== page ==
5 Tips to Breathe New Life Into Your Credit Score

Charlotte Miller

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The importance of a good credit score cannot be overstated. Of course, most people know that these scores have a major impact on their finances. They determine your eligibility for loans, housing, and insurance. 

The influence of a credit score stretches beyond purchases and lending, though. Credit checks can be a part of the hiring process, so your score may even affect your employment. 

From late payments to closing accounts, there are a number of factors that can impact your credit score. If you want to breathe new life into your score, consider these five tips.

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  1. Get a Secured Credit Card

If you have poor credit or a short credit history, then a secured credit card might be for you. 

A secured credit card works like a typical credit card except you pay a deposit when you open your account. That deposit typically becomes your credit limit. The initial deposit also acts as security for the card issuer. If you default on your payments, the issuer can take money from this deposit.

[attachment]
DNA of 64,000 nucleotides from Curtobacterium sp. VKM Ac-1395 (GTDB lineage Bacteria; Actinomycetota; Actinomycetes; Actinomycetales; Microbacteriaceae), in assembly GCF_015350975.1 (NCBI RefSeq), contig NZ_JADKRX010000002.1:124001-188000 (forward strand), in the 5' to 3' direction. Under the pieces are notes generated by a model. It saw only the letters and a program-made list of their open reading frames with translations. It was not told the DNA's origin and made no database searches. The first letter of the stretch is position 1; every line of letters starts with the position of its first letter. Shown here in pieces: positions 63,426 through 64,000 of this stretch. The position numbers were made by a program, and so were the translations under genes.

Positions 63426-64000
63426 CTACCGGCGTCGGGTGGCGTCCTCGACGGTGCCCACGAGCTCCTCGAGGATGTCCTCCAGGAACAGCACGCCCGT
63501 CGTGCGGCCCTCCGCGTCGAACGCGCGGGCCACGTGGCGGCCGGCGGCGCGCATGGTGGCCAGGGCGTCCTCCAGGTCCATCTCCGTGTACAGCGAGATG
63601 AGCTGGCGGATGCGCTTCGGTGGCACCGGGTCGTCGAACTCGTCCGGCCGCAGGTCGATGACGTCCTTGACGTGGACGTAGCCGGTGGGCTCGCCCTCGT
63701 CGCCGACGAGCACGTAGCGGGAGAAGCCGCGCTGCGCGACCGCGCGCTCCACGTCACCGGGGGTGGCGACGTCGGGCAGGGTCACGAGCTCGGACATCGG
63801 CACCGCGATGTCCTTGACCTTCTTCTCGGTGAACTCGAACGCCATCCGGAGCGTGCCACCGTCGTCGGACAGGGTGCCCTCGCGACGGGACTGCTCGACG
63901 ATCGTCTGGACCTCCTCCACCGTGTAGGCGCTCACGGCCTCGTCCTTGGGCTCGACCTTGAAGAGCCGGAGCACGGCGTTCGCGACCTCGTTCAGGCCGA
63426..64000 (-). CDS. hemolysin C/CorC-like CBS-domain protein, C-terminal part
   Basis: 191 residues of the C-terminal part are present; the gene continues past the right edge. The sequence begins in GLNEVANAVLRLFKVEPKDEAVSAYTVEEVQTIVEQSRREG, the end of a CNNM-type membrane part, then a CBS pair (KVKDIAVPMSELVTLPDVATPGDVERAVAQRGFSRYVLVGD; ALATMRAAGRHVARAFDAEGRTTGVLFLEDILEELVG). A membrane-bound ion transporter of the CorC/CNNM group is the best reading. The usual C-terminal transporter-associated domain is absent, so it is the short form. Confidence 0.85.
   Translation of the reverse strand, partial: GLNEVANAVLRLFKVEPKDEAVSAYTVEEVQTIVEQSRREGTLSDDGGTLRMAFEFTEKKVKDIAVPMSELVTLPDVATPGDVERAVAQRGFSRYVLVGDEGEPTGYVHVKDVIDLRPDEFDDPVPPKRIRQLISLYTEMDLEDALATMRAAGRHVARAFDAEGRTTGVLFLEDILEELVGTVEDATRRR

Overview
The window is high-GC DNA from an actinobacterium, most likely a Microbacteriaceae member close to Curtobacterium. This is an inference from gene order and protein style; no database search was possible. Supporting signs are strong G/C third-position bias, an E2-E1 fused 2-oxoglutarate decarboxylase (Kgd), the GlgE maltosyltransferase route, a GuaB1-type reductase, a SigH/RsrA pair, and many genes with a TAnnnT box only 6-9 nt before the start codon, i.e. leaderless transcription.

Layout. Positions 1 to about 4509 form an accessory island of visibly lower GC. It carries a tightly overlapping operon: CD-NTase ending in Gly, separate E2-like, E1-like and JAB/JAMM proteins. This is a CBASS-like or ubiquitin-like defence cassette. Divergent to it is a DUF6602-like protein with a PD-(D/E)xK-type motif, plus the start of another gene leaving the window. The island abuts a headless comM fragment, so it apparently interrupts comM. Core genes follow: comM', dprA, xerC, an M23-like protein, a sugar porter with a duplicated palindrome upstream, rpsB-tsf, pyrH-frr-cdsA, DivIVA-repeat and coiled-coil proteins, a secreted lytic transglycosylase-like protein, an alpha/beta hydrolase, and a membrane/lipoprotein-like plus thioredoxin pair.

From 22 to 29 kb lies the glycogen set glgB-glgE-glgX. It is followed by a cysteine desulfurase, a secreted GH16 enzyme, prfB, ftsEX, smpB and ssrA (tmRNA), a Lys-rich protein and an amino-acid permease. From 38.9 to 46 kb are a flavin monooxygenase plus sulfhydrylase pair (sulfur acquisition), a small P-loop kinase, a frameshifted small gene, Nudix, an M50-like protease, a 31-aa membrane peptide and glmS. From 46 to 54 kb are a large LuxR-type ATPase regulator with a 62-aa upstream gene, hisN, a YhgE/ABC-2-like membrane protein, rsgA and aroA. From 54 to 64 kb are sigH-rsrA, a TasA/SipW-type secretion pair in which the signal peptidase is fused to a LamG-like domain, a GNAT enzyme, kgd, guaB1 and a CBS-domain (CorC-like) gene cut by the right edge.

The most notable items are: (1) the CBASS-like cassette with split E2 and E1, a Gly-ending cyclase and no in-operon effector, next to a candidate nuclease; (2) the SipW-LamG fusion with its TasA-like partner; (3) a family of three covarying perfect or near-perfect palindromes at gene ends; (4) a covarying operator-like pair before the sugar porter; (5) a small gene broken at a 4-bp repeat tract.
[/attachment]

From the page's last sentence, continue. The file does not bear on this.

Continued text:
There are a few ways for you to get the most out of this credit-building tool. First, keep your spending rate low. Instead of using this card to pay an expensive bill, use it to make smaller purchases throughout the month. Another way to take advantage of this card is to pay your balance in full each month. This helps you avoid interest. 

Following these basic rules can help increase your credit score. After all, your good payment habits will be reported to the credit bureau.

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  1. Keep Your Credit Utilization Low

As tempting as it may be to use all your available credit, don’t. When it comes to credit cards, it’s best to keep your credit utilization rate low. Your credit utilization rate is the amount of credit you’re using divided by how much you have available to you. The less credit you use, the better your score will be. 

It’s often recommended that you keep your credit utilization at 30% or lower. So if you have a $2,000 limit, you should keep your balance under $600. Maintaining a utilization rate of 30% will help you improve your credit score. And a lower rate is better still. 

Thankfully, there are a couple ways you can drive that utilization rate down. If you have a fairly good credit score, you can increase your available credit. You can also make your credit card payments multiple times a month. This can help you maintain a balance that’s more manageable for you.

  1. Polish Your Payment History

Payment history makes up 35% of your credit score. If you have a habit of making late payments, your score is probably paying the price.

One of the best ways you can improve your payment history is by — you guessed it — paying your balances on time. Sometimes this can be difficult to do, especially if money is tight. If you’re struggling to make payments, create a budget. This will help you stay organized, and it will determine what you should prioritize.